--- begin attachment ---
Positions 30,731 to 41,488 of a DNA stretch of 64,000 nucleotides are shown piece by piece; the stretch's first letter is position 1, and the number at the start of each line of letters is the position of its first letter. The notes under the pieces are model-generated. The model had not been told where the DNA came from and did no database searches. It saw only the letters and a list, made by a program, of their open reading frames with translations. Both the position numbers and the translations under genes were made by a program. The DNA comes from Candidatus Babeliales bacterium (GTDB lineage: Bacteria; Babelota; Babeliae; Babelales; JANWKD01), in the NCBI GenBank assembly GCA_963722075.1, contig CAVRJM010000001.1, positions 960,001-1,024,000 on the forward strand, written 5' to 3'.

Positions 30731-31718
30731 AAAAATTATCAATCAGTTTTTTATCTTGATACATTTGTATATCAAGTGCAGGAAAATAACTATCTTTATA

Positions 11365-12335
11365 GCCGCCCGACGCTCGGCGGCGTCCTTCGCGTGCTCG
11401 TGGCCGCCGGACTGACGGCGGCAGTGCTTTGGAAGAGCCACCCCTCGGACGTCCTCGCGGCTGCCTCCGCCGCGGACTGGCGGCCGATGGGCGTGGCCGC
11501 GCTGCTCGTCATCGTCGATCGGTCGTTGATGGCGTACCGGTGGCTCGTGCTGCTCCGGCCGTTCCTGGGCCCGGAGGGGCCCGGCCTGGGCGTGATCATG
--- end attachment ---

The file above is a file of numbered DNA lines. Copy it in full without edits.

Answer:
Positions 30,731 to 41,488 of a DNA stretch of 64,000 nucleotides are shown piece by piece; the stretch's first letter is position 1, and the number at the start of each line of letters is the position of its first letter. The notes under the pieces are model-generated. The model had not been told where the DNA came from and did no database searches. It saw only the letters and a list, made by a program, of their open reading frames with translations. Both the position numbers and the translations under genes were made by a program. The DNA comes from Candidatus Babeliales bacterium (GTDB lineage: Bacteria; Babelota; Babeliae; Babelales; JANWKD01), in the NCBI GenBank assembly GCA_963722075.1, contig CAVRJM010000001.1, positions 960,001-1,024,000 on the forward strand, written 5' to 3'.

Positions 30731-31718
30731 AAAAATTATCAATCAGTTTTTTATCTTGATACATTTGTATATCAAGTGCAGGAAAATAACTATCTTTATA

Positions 11365-12335
11365 GCCGCCCGACGCTCGGCGGCGTCCTTCGCGTGCTCG
11401 TGGCCGCCGGACTGACGGCGGCAGTGCTTTGGAAGAGCCACCCCTCGGACGTCCTCGCGGCTGCCTCCGCCGCGGACTGGCGGCCGATGGGCGTGGCCGC
11501 GCTGCTCGTCATCGTCGATCGGTCGTTGATGGCGTACCGGTGGCTCGTGCTGCTCCGGCCGTTCCTGGGCCCGGAGGGGCCCGGCCTGGGCGTGATCATG